Our prisons are full, but the stupidity continues

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By Jim Flynn

For reasons they would prefer not to discuss, politicians and bureaucrats become addicted to failed ideas. The so-called “war on drugs” is an example of political obsession – clinging to a bad idea, no matter how long it fails.

We do not mean to denigrate the efforts and sacrifices of those who have served valiantly in the trenches. They are fighting a problem that continues to get worse and has no conceivable end. 

The war on drugs is a replay of the failures of prohibition. In 1919, the 18th Amendment to the Constitution prohibited production and consumption of alcohol. Enforcement was a national joke.

Speakeasies popped up everywhere. Backwoods and offshore bootlegging flourished. The Mafia organized a nationwide crime empire. Corruption of law enforcers, prosecutors, judges, and politicians was rampant. And billions in potential alcohol tax revenue was never collected.  

The worst result of prohibition was widespread disrespect for the law. Well-meaning do-gooders seeded a garden of corruptions, many of which survive and flourish today. The “noble experiment” as supporters liked to call it, was amended out of existence after 14 years and huge costs to federal, state, and local taxpayers. 

“War on drugs” is one of those asinine names intended to garner public cheers for questionable undertakings that never end. It was a President Richard Nixon creation, a politician with do-goody roots that didn’t always apply to him. 

The beginning of an end to the war-on-drugs stupidity would be a presidential and congressional acknowledgement that there is no war, and there is no person or nation named “drugs.”

Over the past 40 years, half of adult Americans have tried illegal drugs, and yet the national addiction rate is still 1 percent, the same as it was almost a hundred years ago when all drugs were over-the-counter legal. Over the same 40 years, we’ve filled up our prisons with low-level drug sellers and addicted users.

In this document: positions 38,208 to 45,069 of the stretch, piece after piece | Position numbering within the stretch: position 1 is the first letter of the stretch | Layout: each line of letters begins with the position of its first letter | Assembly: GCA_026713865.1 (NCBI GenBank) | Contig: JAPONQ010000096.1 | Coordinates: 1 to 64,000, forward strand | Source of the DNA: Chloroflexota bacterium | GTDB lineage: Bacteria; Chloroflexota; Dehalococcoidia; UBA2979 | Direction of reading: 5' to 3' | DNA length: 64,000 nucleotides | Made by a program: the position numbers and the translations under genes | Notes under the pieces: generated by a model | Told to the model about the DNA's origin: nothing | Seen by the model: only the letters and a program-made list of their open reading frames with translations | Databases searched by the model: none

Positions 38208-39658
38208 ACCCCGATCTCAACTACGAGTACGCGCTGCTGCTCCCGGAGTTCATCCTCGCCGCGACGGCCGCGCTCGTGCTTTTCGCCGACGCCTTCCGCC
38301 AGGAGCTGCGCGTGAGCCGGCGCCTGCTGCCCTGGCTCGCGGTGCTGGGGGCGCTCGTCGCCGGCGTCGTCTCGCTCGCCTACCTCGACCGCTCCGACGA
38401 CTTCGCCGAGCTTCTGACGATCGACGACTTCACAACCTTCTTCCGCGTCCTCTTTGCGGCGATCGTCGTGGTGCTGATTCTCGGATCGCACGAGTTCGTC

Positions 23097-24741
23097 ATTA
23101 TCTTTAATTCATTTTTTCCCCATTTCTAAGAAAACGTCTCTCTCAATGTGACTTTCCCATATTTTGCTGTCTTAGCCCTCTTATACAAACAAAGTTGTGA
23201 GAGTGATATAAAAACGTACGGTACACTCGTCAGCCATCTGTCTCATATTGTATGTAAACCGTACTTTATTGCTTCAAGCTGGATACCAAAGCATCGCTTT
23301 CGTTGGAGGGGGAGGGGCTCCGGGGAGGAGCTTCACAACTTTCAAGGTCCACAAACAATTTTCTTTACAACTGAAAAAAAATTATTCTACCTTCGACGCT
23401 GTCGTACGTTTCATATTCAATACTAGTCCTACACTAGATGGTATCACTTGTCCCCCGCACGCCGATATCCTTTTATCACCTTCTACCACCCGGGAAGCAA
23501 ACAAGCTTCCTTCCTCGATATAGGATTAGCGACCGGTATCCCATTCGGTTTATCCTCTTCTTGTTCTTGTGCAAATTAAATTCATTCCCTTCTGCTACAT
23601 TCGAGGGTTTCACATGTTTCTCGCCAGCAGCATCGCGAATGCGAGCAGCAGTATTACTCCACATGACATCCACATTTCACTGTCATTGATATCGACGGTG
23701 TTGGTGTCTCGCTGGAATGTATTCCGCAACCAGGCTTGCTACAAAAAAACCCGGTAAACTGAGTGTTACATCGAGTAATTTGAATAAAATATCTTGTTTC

There is a real war going on among the Mexican drug cartels, which took over from the Columbian cartels. Members of cartels negotiate with each other with guns in hand. They don’t settle their disputes in courts. 

As any smart business would, cartels have created subsidiaries in 230 U.S. cities in order to be close to their customers and defend their markets. Despite the recession, ille-gal drug operations have a very successful business plan.

To keep government from interfering in their free-market capitalism, cartels try to corrupt police, prosecutors, judges, and politicians, just as the Mafia did.

In Mexico, they shoot them – several thousand annually. With U.S. money, 45,000 Mexican troops are trying unsuccessfully to keep the cartels south of the border.

We’ve pledged additional billions to Mexico and Afghanistan, and we’ll spend billions more at home unless we stop funding a policy which is going nowhere. Presently domestic drug enforcement consumes more than $40 billion of federal, state, and local funds annually.

Canceling the war on drugs is not a nutty idea. It has support from thousands of law enforcement officers who have taken part in the long failure, and from a number of prestigious publications and academics. 

Legalizing and regulating all drugs would have no more disruptive effect than occurred when alcohol was re-legalized in 1933. Under legalization, drug users would be allowed to buy their wants and needs at local pharmacies, on which they would pay applicable taxes. A huge bureaucracy would disappear overnight.

Politicians love to chatter about smaller government, balanced budgets, reducing the national debt, and fiscal responsibility. Despite all the blather, it never happens, no matter which party controls Congress and the White House.

Why? First both major parties have spending agenda intended to get and keep political power. Second, politicians have vested interests in agencies that cater to their committees by providing jobs for friends, supporters, and relatives. Third, back scratching among congress members requires that no member attack an agency which affects the perks of another member.

Most importantly, laying off a no-longer-needed federal employee is an unforgivable sin. All government services are essential, forever and ever. There are no unnecessary agencies. 

Here’s your chance, Congress: Declare victory in the war on drugs and let the big drug manufacturers make zillions buying, packaging, and selling heroin and cocaine as booze in a capsule.

Jim Flynn was formerly a corporate counsel, served in military intelligence during the Korean War and once aspired to be a newspaper columnist.